Lessons From the United Nations: An Interview With Mike Reed
Mike Reed has been many things: a surfer, a musician, and a backpacker. We had many grand experiences while traveling around the coast of Australia back in 2002.
Recently, Mike decided he would experience cultural relations from the perspective of the Model UN, held every year in New York City. I caught up with Mike to ask him about his trip and his newfound insights into the challenges of navigating nations.
Why did you participate in the model UN?
I’m soon to be finished my Bachelor’s degree in Political Science at the University of Victoria. International relations has been a significant area of study in my undergrad education, so to actually put my knowledge into practice at the Model United Nations Conference in New York seemed like a great opportunity.
I have known about the UN Club at UVic for a few years now, but I hadn’t joined in previous years because I thought it would be too time consuming with all the planning, fundraising, and studying that is required leading up to the conference.
I went for it this year because I realized it would be my last chance to do it before I graduated and the experience would significantly open my eyes wider than what I was learning in the classroom.
What interests you most about international diplomacy?
The notion of peace. International diplomacy is there to provide a safe world and to prevent violence and injustice. With 193 sovereign states on the planet, international diplomacy is absolutely crucial to global stability and maximization of peace.
What are some challenges you found when participating in the model UN?
The international system is extremely complex. Each country in the UN tries to push their own agenda, while simultaneously fulfilling their commitment to peace and cooperation. What is difficult about international diplomacy is getting all the dynamics to align.
UVic was representing the Republic of Korea (South Korea) at NMUN this year and my particular role was a delegation to the UN in the Conference on Disarmament.
To give you an example of the challenges I faced in my conference, I was trying to persuade the United States of America to work multilaterally and cooperatively, rather than aggressively sanctioning nuclear capable countries like North Korea.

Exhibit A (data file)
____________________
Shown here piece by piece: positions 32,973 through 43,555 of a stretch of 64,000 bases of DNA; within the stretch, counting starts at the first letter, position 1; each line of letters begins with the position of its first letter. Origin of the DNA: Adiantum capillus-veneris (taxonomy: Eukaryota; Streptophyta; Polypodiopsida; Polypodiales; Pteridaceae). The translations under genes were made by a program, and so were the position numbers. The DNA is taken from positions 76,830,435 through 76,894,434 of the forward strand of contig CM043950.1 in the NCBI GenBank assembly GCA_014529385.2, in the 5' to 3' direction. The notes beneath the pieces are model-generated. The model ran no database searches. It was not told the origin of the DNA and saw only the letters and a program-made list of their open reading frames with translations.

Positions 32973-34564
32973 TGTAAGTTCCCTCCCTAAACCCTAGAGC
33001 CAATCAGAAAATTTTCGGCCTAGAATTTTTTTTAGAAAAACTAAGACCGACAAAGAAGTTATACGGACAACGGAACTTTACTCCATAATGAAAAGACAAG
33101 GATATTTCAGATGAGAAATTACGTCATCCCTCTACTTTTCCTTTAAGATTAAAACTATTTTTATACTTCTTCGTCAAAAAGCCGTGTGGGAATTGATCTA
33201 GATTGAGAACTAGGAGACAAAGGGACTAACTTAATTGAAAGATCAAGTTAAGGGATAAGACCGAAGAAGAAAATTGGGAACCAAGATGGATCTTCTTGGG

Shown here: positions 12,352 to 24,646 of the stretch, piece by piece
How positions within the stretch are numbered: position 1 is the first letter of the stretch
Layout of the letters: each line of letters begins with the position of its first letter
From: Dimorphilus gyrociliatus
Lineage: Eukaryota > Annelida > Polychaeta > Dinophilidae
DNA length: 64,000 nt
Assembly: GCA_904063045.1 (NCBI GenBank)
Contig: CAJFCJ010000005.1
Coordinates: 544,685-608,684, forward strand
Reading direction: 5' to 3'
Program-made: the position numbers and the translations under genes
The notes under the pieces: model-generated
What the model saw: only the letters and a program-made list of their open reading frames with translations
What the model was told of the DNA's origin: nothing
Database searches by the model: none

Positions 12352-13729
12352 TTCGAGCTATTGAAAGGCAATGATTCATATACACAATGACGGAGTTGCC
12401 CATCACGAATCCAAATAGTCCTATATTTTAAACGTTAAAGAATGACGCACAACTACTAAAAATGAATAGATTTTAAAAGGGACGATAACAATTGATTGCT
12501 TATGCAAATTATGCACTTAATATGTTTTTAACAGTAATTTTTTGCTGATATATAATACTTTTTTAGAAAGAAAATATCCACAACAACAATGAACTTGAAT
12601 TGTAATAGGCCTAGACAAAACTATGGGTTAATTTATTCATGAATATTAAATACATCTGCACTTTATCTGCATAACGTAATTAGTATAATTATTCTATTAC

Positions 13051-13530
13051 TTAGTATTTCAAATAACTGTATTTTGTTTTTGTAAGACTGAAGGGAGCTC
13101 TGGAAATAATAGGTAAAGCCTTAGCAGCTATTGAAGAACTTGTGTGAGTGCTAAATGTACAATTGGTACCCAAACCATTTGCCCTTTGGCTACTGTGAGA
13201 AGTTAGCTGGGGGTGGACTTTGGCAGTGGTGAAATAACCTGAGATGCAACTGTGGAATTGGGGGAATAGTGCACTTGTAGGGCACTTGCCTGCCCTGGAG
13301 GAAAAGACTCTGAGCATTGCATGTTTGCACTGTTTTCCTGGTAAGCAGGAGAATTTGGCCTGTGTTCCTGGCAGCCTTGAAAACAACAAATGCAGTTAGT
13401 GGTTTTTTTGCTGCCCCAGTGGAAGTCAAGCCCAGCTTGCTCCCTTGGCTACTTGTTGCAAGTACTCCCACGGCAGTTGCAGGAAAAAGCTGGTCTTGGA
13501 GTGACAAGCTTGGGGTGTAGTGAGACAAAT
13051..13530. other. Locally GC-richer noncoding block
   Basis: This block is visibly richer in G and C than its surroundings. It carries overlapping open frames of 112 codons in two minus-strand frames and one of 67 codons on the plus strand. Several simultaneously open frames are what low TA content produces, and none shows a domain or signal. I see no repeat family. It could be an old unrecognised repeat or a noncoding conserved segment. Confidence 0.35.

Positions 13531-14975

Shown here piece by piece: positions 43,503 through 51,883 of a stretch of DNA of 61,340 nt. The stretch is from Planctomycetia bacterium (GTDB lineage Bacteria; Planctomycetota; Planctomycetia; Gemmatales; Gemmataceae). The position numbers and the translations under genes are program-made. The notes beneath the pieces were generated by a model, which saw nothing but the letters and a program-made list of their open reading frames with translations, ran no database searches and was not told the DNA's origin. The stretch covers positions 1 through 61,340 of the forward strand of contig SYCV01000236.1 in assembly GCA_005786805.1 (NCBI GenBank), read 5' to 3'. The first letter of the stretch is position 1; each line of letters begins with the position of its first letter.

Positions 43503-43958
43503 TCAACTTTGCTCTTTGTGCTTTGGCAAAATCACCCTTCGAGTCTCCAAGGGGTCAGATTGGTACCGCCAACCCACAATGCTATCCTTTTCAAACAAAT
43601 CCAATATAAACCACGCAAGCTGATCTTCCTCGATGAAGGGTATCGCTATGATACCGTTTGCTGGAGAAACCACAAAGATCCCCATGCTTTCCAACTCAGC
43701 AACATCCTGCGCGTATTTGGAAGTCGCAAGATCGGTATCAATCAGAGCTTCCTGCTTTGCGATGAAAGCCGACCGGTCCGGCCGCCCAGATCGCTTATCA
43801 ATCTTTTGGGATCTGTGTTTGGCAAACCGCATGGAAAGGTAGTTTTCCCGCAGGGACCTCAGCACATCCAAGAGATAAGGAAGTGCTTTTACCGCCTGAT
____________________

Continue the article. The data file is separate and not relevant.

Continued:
Inside the conference room there were other difficulties, like students who were taking the simulation a little bit too seriously, causing emotional tension at times. Particularly the delegates representing both Israel and Syria were at each other’s throats, which made it difficult to get through the voting process and pass our resolutions.
If countries are not getting along, it can be devastating to the development of resolutions.
Any amazing moments you had down in New York that altered your perspective or expanded your mind?
I felt the most inspired during the opening and closing ceremonies of the conference, which took place inside the UN headquarters.
Some of the speakers were high profile individuals from the UN talking to us students about our future and our responsibility to play a role as individuals toward a more peaceful world.
I was sitting in the same room where major decisions get made that have enormous impacts on our world. For the first time I could see that I had the opportunity and capability to contribute to a better world.
What are 3 life lessons you took away from the entire event?
1. Opportunities are out there for anyone wanting to contribute something positive to the world.
2. The world is complex, as is life, and will always require proper management.
3. Every person has the power to make a difference.
Also check out: Mike’s photos from the Model UN and a clip of Jon Stewart mentioning the students in the audience during The Daily Show.
Ever participated in a model UN? What do you think of the larger role of the UN?